DELOITTE has had its record £14m fine – imposed on it for its controversial role in the collapse of MG Rover – slashed to £3m after it successfully overturned a series of charges of misconduct laid against it by the profession’s watchdog.
Maghsoud Einollahi, the firm’s former partner, had his £250,000 fine reduced to £175,000, and had his three year exclusion from the profession completely overturned.
The Financial Reporting Council has published the long-awaited verdict of the appeal tribunal hearing on 30 January 2015, which overturned a series of charges against Deloitte, including that it acted against the public interest when advising the owners of MG Rover in two transactions, known as Project Platinum and Project Aircraft.
A spokesperson for Deloitte UK said: “Reducing the sanctions imposed by the original tribunal was never a motivation in our appeal. We welcome the decision to overturn the exclusion of our former partner and accept the revised sanctions outlined by the Appeal Tribunal.”
Both Deloitte and Einollahi still had severe reprimands issued against them. At the January hearing, the Big Four firm succeeded in overturning eight of 13 charges made against it in the MG Rover case.
The appeal upheld several findings in relation to Project Platinum but granted other findings, including those related to Project Aircraft. In total, eight of the original 13 findings were overturned.
In a statement, the FRC said: “The Appeal tribunal affirmed the need for accountants to act in the public interest and for accountants to take this into consideration in deciding whether to accept or continue an engagement. However, it identified a lack of clarity in how accountants should discharge these responsibilities. The FRC and the profession are addressing this issue.”
After the January 2015 hearing, Deloitte said it was “pleased” that findings of failing adequately to consider the public interest and deliberate serious misconduct were overturned.
“We take such responsibilities extremely seriously and these findings were entirely unreflective of the integrity and values of our firm,” said the spokesman in a statement. “However, we accept the tribunal’s findings that aspects of our client engagement processes could have been better.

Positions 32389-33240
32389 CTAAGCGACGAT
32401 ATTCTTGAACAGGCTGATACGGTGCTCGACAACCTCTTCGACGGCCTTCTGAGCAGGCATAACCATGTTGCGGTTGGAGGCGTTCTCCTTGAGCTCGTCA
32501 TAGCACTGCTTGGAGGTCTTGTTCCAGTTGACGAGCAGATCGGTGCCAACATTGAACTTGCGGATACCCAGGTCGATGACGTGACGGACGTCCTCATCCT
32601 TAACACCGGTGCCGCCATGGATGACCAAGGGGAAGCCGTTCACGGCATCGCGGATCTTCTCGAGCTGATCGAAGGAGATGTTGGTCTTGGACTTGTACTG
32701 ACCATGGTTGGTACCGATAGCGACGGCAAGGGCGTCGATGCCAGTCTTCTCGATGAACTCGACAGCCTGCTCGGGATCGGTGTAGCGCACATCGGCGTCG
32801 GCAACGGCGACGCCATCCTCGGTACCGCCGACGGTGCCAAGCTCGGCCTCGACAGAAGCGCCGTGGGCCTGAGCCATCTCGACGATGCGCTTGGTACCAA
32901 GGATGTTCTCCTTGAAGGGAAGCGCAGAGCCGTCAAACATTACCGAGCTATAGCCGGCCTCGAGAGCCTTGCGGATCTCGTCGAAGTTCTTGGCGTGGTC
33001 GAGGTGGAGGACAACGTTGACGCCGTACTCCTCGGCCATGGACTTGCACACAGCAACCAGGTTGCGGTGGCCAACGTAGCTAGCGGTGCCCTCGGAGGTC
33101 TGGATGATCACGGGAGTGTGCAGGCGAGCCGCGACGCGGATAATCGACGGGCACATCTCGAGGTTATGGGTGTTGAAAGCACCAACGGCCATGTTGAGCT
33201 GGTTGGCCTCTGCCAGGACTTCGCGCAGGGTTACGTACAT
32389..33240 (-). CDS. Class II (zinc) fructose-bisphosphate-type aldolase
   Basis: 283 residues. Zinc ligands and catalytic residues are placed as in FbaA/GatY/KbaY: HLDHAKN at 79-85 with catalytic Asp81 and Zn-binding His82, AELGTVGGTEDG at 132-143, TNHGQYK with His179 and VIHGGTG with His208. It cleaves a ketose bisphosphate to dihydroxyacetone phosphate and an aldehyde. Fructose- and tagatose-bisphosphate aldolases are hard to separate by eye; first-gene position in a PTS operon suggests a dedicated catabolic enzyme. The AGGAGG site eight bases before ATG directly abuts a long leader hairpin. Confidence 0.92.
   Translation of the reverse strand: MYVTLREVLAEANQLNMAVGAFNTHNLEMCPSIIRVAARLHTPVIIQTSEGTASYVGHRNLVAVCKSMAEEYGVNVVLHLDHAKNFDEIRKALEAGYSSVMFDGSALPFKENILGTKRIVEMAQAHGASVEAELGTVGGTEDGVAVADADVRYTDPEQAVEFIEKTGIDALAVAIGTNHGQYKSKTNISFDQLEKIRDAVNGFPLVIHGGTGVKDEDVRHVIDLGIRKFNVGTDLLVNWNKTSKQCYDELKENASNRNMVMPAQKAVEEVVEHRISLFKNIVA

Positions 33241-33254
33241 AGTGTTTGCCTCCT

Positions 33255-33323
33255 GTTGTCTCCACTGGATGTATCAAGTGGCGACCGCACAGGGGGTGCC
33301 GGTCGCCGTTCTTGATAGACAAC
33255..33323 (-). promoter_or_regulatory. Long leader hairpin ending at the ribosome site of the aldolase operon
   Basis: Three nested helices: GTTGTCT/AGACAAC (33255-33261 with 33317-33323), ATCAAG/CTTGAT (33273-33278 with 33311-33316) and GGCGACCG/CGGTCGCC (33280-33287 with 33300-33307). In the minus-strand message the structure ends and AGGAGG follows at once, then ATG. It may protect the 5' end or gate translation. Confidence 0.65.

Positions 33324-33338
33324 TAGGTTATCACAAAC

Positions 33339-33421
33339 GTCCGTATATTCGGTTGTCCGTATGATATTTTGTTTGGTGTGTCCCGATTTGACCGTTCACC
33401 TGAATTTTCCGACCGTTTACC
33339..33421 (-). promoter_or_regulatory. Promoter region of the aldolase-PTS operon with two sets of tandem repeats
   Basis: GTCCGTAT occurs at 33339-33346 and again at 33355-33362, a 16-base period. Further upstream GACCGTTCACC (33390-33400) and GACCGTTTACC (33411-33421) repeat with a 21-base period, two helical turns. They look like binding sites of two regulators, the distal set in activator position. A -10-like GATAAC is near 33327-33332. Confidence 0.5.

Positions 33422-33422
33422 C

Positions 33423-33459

“As part of the continuous review of our internal guidelines, which have been strengthened regularly in the 14 years since this project, we will consider whether any further action is required.”
All the findings in relation to the Project Aircraft scheme were quashed. Project Aircraft was designed to generate returns on tax losses incurred by MG Rover, which could be offset against profits made elsewhere in the company.
The Phoenix Four – a quartet of businessmen who led the purchase of MG Rover from BMW prior to its collapse – used the tax losses from MG Rover for their own company in which MG Rover had no interest. The four individuals – John Towers, Nick Stephenson, John Edwards and Peter Bealehad – decided that they personally should be HBOS’s joint venture partner in this transaction as opposed to a company in the MG Rover group.
Five charges against Deloitte relating to Project Platinum were upheld. Project Platinum related to the purchase of BMW’s loan book or amounts due to MG Rover under existing finance contracts from customers who had bought vehicles.
BMW originally planned to sell the loan book directly to MG Rover – which had £41m in an account as collateral. The Phoenix Four instead bought the loan book and sought to keep the profits for themselves.
Aircraft’s modus operandi effectively worked by generating returns from MG Rover’s tax losses which were then moved to a company indirectly controlled by the Phoenix Four and enabling substantial payments to be made for their own benefit.
The Phoenix Four paid themselves and MD Kevin Howe £42m before the manufacturer was plunged into administration with £1.4bn in debts five years later.
Deloitte billed more than £30m in fees for working on the doomed car manufacturer between 2000 and 2005.
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